Russian company to set up database of Baltimore’s private surveillance cameras

Here we go again. “Trust us, we’re the government.” Of course they’ll respect the privacy of innocent Americans. Of course they’ll only look at footage if there’s been a crime in the neighborhood. Right. What about the Russians? Will they build the system and leave it alone? From

BALTIMORE, June 19 (UPI) — The U.S. arm of a Russian software firm says it’s created a database to help Baltimore police track down private surveillance video that may help solve crimes.

“We’ve almost completed development of a database application for the IT department of the city of Baltimore, which allows companies to voluntarily register data about security cameras they already own and operate,” Bill Conforti of EastBanc Technologies’ Washington office told RIA Novosti Wednesday.

“So if there’s a crime, the police department can contact the owners of cameras who have registered in the location where the crime was committed” to request access to their video footage for help in solving the crime, Conforti said.

The database, which would strengthen Baltimore’s CitiWatch program of 580 city-operated video cameras, would speed up crime investigations because police “would know which companies’ footage they could request — they would not have to wait for the companies to come forward,” he said.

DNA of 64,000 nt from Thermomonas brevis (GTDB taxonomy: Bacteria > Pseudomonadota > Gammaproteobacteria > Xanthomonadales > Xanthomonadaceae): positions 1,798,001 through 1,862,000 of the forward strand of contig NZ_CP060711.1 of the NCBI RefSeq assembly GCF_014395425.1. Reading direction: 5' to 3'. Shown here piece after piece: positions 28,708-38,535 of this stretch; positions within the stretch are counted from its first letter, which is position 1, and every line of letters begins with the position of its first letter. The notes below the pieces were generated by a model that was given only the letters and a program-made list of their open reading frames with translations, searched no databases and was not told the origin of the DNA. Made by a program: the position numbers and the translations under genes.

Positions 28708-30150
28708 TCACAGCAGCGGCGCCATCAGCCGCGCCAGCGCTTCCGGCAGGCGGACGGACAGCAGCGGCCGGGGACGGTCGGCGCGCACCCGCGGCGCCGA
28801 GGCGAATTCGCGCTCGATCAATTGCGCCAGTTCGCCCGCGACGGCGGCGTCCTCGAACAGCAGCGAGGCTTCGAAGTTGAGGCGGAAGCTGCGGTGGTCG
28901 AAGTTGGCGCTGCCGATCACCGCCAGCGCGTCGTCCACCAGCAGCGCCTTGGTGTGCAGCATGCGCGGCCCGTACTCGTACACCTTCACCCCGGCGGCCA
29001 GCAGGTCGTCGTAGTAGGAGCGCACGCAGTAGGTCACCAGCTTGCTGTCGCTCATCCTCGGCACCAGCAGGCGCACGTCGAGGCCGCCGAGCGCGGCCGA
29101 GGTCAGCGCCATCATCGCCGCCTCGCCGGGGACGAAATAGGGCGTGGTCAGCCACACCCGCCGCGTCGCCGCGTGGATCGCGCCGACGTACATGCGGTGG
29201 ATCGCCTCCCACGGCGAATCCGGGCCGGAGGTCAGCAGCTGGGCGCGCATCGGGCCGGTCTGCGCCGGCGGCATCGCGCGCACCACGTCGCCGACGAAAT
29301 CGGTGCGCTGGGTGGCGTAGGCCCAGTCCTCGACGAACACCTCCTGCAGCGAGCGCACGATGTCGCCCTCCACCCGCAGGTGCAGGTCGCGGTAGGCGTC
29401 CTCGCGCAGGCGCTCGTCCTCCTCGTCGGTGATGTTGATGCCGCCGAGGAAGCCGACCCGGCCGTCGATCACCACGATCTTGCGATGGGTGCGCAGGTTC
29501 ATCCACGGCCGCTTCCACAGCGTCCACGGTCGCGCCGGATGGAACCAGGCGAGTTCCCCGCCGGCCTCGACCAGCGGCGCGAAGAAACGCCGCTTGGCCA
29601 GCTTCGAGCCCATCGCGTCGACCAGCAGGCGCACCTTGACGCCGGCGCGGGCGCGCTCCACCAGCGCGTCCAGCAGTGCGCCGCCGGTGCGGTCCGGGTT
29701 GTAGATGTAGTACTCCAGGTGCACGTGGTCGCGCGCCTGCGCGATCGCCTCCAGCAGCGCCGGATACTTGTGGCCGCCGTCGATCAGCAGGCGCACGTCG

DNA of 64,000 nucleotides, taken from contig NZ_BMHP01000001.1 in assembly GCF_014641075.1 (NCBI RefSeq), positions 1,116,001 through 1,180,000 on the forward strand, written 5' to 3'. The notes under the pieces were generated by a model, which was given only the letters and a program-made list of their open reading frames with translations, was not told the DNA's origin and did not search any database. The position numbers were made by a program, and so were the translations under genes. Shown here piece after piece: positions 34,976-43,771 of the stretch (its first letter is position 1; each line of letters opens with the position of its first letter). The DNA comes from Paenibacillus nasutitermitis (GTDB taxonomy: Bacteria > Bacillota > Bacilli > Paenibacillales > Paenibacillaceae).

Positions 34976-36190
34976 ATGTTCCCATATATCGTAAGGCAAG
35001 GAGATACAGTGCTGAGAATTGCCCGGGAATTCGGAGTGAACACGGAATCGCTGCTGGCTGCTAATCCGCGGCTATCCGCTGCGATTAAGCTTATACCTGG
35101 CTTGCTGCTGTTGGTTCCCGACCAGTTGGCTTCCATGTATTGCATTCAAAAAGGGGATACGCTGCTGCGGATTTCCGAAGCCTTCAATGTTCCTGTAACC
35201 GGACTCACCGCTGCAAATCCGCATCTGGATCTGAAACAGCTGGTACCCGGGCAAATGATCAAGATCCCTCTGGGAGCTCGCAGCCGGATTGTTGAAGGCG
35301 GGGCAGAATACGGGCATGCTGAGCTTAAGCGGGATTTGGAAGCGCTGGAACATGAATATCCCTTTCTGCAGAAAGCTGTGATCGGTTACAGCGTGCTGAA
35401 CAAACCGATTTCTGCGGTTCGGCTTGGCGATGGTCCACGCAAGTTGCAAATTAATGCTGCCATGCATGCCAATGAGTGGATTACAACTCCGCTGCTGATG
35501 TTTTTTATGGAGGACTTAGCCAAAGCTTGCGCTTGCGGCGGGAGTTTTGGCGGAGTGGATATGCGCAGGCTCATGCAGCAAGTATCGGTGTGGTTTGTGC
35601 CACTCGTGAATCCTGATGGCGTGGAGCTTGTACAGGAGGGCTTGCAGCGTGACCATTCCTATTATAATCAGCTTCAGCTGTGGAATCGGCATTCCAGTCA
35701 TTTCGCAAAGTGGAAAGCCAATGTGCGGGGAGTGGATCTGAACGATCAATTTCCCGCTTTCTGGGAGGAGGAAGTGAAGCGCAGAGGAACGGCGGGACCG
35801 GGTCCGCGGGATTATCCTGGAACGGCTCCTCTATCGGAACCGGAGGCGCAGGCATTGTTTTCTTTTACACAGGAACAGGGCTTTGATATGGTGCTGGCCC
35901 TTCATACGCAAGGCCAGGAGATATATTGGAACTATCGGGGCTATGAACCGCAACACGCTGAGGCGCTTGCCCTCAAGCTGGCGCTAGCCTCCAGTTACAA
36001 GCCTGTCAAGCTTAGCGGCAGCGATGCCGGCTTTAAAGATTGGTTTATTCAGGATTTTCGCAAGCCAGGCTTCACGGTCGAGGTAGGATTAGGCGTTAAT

The database being developed by EBT, based in the southwestern Siberian city of Novosibirsk, is not an active surveillance program, he stressed, because police would only view footage from private cameras registered on the database if they receive a report of a crime in the neighborhood.

The database is nearly ready to be rolled out, he said, but the actual date would be determined by city officials.

And for your further reading pleasure:

FBI tells Congress it uses drones in U.S.

WASHINGTON — FBI Director Robert Mueller acknowledged Wednesday that the bureau has used unmanned aerial drones for surveillance in the United States and suggested that government needs to develop guidelines as their use grows…

“I think it’s something that the FBI has started to use these drones without any clear policy to protect our privacy,” Calabrese [of the ACLU] said. “Now we have cheap, easily accessible technology to allow law enforcement to spy on us. Law enforcement should only use these drones if they have probable cause.”

Sen. Dianne Feinstein, D-Calif., the Senate intelligence committee chair who supports the NSA surveillance programs, echoed Calabrese’s concerns.

“If people are concerned about privacy, I think the greatest threat to privacy of Americans is the drone and the use of the drone, and the very few guidelines that are on it today and the booming industry of commercial drones,” she said.

The entire article can be found at

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